6453893 wrote:One of the few books for which I actually recommend a reader's guide. Of course, you are welcome to question the merit of a book that is so genius you need an entire other book to point out how genius it is. Like if the world's funniest joke always needed to be laboriously explained for people to get it.

The reason why it's considered to be such an important work of literature is because of the imagery and language that Joyce uses, not because of the story. In fact, the story could almost be seen as the muse which the majority of the book is on. It's probably the main reason why you have to read in such depth, because if you just flick through and distil out the plot you miss the majority of the book.

I don't see how that negates my point. The readers' guide (at least the one I flicked through in Borders) contains very little to do with plot. It highlights all the textual features, wordplay, "echoes" of words and imagery, and fore/backshadowing.

Well a lot of the book relies upon knowing 50-60 OTHER texts/authors/cultures of speech that not everyone does. It's a genius book because of what it does and how it does it, but that doesn't mean that it's easily readible. And yeah, having a reading guide which actually explains what joyce is talking about is a good idea.
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Re: Ulysses

Postby 6453893 » Fri Jul 31, 2009 1:53 am UTC

I think we're in agreement, but it's hard to tell. Were we ever actually arguing or did I just misinterpret the tone everything up to this point?

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Re: Ulysses

Postby dedalus » Fri Jul 31, 2009 2:59 am UTC

Probably, unless you were taking snipes at the book itself, which I think I interpreted as the main point of your first post.
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Re: Ulysses

Postby 6453893 » Fri Jul 31, 2009 3:04 am UTC

Oh I wasn't limiting the idea to Ulysses, though Ulysses would likely come in to a serious debate on the matter. I proffered it as a talking point; I certainly do think the question of whether a work of true genius should be immediately understandable as such (as opposed to requiring rigorous study or lengthy exposure) is a fascinating topic. I have not come to a decision either way on the issue though.

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Re: Ulysses

Postby dedalus » Fri Jul 31, 2009 3:43 am UTC

That is a good question, though I think that you'd have to consider individual cases rather then just generalising everything. Maybe a SB topic?
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Re: Ulysses

Postby lu6cifer » Fri Jul 31, 2009 3:59 am UTC

So, how many times have people even attempted Ulysses? I've tried it three times myself.
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Re: Ulysses

Postby tamerlane » Sat Aug 01, 2009 9:22 pm UTC

I've read it, and enjoyed it very much, but it is a tremendous amount of work to read. I found the Gilbert and Linati schemata (linked-to from the Ulysses wikipedia page) to be invaluable. However, I agree with dedalus; it's not about the plot so much as going along for the ride. Joyce makes the best puns.

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."

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Re: Ulysses

Postby Bobofthedead » Tue Aug 04, 2009 3:30 pm UTC

Well, I've read it through twice now, and I feel that I've barely scratched the surface of this tremendous book. I know full-well that I'll never comprehend the full value of the book: every time I read even a page, I see some new aphorism or metaphor or just beautiful phrase.

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Re: Ulysses

Postby Bloopy » Thu Jun 12, 2014 12:11 am UTC

Bumping this because I read Ulysses last year. All of last year, it took me at least 12 months. I'd heard of Joyce as a kid because of his vocabulary and made-up words, and always wanted to read something by him without having much idea of what it'd be like. The first quarter was kind of readable, but the rest was ridiculous. I got what I was looking for I guess, a book with crazy vocabulary. I'm glad I read it but I wouldn't bother with another book like it.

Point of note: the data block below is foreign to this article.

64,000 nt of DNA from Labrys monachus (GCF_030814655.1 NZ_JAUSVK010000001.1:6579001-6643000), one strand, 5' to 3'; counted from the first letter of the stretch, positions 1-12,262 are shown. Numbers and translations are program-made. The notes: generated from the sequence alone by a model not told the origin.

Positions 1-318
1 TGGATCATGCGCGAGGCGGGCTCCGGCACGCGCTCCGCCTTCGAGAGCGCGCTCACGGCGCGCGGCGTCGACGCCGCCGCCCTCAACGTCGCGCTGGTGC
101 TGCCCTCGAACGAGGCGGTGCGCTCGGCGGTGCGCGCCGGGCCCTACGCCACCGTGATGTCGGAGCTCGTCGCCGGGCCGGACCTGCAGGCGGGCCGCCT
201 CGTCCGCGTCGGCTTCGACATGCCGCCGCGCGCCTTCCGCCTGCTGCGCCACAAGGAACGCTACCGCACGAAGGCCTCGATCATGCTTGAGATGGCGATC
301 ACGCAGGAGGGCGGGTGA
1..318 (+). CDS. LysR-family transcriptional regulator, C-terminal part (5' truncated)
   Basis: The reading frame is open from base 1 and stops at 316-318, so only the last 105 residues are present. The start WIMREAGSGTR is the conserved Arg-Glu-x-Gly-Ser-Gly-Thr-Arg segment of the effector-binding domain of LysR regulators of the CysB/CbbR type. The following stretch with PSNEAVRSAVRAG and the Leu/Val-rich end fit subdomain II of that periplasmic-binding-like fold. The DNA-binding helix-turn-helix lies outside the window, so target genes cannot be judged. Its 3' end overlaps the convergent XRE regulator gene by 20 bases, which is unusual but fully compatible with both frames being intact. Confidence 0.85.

The words didn't convey much meaning to me, but I didn't really care to know more. There's absolutely no way I would consult notes while reading every other line of a book. That would just make the endeavour twice as long and torturous. If I enjoy something and it makes me curious, sure I'll seek out a better understanding later, but I read books for a "quick" thrill, not as some kind of academic study. :P

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Re: Ulysses

Postby centrifugal » Wed Aug 06, 2014 12:34 pm UTC

When I was younger I had heard that Gravity's Rainbow and Ulysses are literature's Everests. I've already climbed the first one. Tried to climb the second one too, but I got distracted with work. Will have a second attempt at it once I finish Les Miserables.
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Re: Ulysses

Postby serutan » Thu Aug 07, 2014 4:55 am UTC

I tried to read it once, but gave up after 10 pages - I think that plot is the most important
aspect of a novel.
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Re: Ulysses

Postby no-genius » Sun Nov 16, 2014 4:11 pm UTC

serutan wrote: I think that plot is the most important aspect of a novel.


If that were true, most novels would only be about ten pages long. (If you don't think this is true, imagine Borges summarising it).

I've read Gravity's Rainbow, Infinite Jest, House Of Leaves, the Baroque Cycle (which I think are of similar difficulty to GR), and about 100 pages of Ulysses. Definitely want to try again some day.
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Re: Ulysses

Postby tarascon » Mon Jun 22, 2015 2:13 pm UTC

Forgive my Necromancy. :wink:

6453893 wrote:One of the few books for which I actually recommend a reader's guide.


I agree, though Ulysses is not as difficult as the general public believes.* I find novels like Mrs Dalloway by Virginia Woolf tougher going--probably because it isn't as allusive as Joyce. Ulysses can be a chore but close attention will supply clues and the book has levels to it which doesn't require one to get each and every allusion. Now, Finnegans Wake is an entirely different sort of beast and definitely requires a lot of preparing for. See: viewtopic.php?f=24&t=36446

* Another example of an author purported to be difficult is Proust but, really, that's because he isn't read that much anymore... and I suspect a lot of that reputation is due to the length of the novel itself. Proust is like an fin de siecle gossip columnist.


no-genius wrote:I've read Gravity's Rainbow, Infinite Jest, House Of Leaves, the Baroque Cycle...


I've read those; of the four, I got to the middle but never finished GR because it started to bore me. It takes a lot to bore me. I first bought a copy back in 1974 and have made three attempts to read it in full. Fail.